Movie Project #2: Back to the Future [1985, Zemeckis]

Back to the Future [1985, Zemeckis]

Back to the Future [1985]
Director: Robert Zemeckis
Genre: Adventure/Family/Sci-Fi
Language: English
Country: USA

Out of all of the movies I haven’t seen, I caught the most flack for missing out on Back to the Future. I had seen bits and pieces of it over the years and remembered a few select scenes (such as Marty McFly rocking out at his parents’ prom), but I never actually watched the entire movie in one sitting. Thanks to a dirt cheap Amazon deal, I now have the entire trilogy on Blu-ray. No longer do I have any excuses for missing out on this classic time travel flick.

Going into the movie, I was expecting a light-hearted and fun family feature. This is what I received, but I was pleasantly surprised as to how much I enjoyed it all. Back to the Future is charming, inspirational and entertaining. It’s also a perfect hybrid of comedy, adventure and sci-fi. Throw in a great cast led by Michael J. Fox and Christopher Lloyd — both of whom have impeccable chemistry together — and you have the makings for a classic popcorn blockbuster.

Back to the Future [1985, Zemeckis]

Michael J. Fox stars as Marty McFly, a teenager who is accidentally sent back in time from 1985 to 1955 while driving his friend Doc Brown’s (Lloyd) Delorean (which just so happens to be rigged with a time machine). After the initial shock of being in the 50s wears off, Marty makes some unwanted changes to history and has to go through a series of events to make things right again. During this, he meets his future parents. His mom (Lea Thompson) is a sexpot and keeps making moves at him, which Marty valiantly struggles to fight off. His father (Crispin Glover) is a nerd, a total pushover with no self confidence. Marty’s two main goals are to ensure that his parents fall in love, and also to get back to the future (of course).

The time travel shtick leads to some truly great moments. There are a lot of amusing disparities between the two times, such as the town’s old theater being turned into an adult cinema in 1985, and Marty’s orange vest frequently referred to as a life jacket in 1955. Whereas so many other time travel movies gloss over potentially history-altering moments, every aspect of Back to the Future seems to be important in the grand scheme of things.

Back to the Future [1985, Zemeckis]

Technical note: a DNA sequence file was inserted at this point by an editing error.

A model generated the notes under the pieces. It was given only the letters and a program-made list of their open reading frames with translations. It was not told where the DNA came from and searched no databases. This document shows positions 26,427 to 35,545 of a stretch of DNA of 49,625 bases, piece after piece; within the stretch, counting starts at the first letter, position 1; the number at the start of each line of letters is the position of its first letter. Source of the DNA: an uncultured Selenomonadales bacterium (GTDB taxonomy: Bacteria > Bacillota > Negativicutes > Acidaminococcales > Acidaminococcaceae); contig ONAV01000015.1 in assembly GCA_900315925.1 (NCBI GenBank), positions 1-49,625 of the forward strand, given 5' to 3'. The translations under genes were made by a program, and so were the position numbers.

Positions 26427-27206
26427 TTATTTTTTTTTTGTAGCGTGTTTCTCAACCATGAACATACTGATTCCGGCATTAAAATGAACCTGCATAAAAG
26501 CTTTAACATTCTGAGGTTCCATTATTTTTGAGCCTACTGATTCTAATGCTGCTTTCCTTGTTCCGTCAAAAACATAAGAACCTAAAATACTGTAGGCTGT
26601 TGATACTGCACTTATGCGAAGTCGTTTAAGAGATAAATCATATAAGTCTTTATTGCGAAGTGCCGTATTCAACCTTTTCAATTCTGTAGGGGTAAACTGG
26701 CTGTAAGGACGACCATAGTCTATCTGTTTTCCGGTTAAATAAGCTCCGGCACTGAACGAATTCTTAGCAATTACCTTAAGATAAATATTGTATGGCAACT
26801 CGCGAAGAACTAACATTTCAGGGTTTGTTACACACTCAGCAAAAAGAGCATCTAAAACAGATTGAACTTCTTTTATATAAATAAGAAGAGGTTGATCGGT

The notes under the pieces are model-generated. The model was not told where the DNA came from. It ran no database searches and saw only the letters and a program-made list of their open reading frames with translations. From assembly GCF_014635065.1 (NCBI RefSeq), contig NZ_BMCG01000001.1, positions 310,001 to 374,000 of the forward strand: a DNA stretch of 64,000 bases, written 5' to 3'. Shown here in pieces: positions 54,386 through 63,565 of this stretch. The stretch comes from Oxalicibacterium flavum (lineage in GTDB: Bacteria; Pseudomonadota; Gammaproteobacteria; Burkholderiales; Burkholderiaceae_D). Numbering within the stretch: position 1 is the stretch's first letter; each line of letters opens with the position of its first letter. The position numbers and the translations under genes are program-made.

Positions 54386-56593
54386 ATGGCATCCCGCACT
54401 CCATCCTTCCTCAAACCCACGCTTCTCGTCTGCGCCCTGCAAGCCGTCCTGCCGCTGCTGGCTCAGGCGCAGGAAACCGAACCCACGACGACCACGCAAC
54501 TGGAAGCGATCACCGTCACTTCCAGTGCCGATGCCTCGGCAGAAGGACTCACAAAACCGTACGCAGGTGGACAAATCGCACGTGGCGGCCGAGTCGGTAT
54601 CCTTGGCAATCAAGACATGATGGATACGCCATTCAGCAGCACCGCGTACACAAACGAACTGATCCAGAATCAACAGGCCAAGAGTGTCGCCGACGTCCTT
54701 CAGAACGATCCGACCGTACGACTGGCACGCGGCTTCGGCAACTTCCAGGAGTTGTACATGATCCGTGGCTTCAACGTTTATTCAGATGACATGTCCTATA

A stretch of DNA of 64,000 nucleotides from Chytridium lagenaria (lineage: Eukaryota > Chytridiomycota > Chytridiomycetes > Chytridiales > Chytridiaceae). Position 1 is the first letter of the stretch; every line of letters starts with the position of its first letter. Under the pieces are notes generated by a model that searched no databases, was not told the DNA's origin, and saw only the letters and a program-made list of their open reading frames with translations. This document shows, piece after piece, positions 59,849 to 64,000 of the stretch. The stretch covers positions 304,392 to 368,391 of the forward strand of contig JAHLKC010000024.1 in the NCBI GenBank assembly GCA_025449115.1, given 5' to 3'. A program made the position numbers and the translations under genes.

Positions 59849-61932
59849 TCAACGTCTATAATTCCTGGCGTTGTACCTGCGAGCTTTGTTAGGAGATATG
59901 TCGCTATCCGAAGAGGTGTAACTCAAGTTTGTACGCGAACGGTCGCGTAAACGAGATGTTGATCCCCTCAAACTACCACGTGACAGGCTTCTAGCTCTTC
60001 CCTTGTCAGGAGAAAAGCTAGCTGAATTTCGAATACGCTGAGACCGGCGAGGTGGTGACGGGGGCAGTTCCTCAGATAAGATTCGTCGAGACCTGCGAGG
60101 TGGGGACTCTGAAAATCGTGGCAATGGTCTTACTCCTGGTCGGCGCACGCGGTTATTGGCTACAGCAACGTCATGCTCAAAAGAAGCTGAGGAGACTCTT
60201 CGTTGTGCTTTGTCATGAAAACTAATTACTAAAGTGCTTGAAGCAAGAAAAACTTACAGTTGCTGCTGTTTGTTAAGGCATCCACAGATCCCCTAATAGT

Back to the Future is one of those rare movies where everything is perfectly aligned. Director Robert Zemeckis was paired with the perfect script and the right cast, and he was able to put together an all-around wonderful movie. I am grading this as a tentative 9, but I have the feeling that on subsequent viewings I could give this the full monty. Seriously, this is fantastic and now I understand why everyone was harping on me about not seeing it.


15 thoughts on “Movie Project #2: Back to the Future [1985, Zemeckis]

  1. Richard says:

    Can’t believe you hadn’t seen this until now, Eric. That’s just crazy talk! Great scott!

    Glad you enjoyed it, but then it’s hard to imagine how anyone couldn’t. Welcome to the human race, my friend. 🙂

  2. Corey Atad says:

    Excellent! My favourite movie of all time. Glad you got such a kick out of it, and I’m happy to see you recognized just how tight and “perfect” the script is. Back to the Future is one of those rare films where everything just seems to fit together and work perfectly while also feeling light on its feet and totally charming.

    • Eric says:

      I totally agree. Everything clicked in this movie, and the end result is a film that I just can’t imagine someone not liking. Thanks for the comment!

  3. Cy Quick says:

    May I just say that I rocked back in my seat when the band began to play Earth Angel? I had not realised that it was literally possible. It was at the ABC in Lord Street, Southport, Merseyside, here in UK, and I was sitting on the edge of my seat. I had not heard Earth Angel for… yes, thirty years. Now, I have it, and many other of my teenage faves, on CD. (Don’t tell me about that i-tunes stuff. Not the same.) Glad you caught up. Neat Post. One last point: As far as I am concerned, any year later than 1959 is the Future. I realise that I have no option other than to live in it, but I still prefer the good old Present, the 1950s.

    • Eric says:

      Haha, good stuff! I think vinyl is the way to go for the ultimate listening experience, though I am guilty of using mp3s and online streaming more than anything these days. Thanks for sharing your BTTF memories!

  4. Laurean Vincent says:

    I couldn’t imagine getting out of high school without ever having seen this movie. For one, it taught me that the best skateboarding is at night in abandoned mall parking lots. I’m glad you splurged to purchase the discs for yourself, you will enjoy them for years to come. The blog was great and brought words to mind of why I still watch this movie on Saturday mornings.

  5. Steve says:

    I remember asking my instructor in an electronics class on capacitors how the “flux capacitor” makes time travel possible. The whole class got it right away and we had a good laugh for several minutes thereafter.

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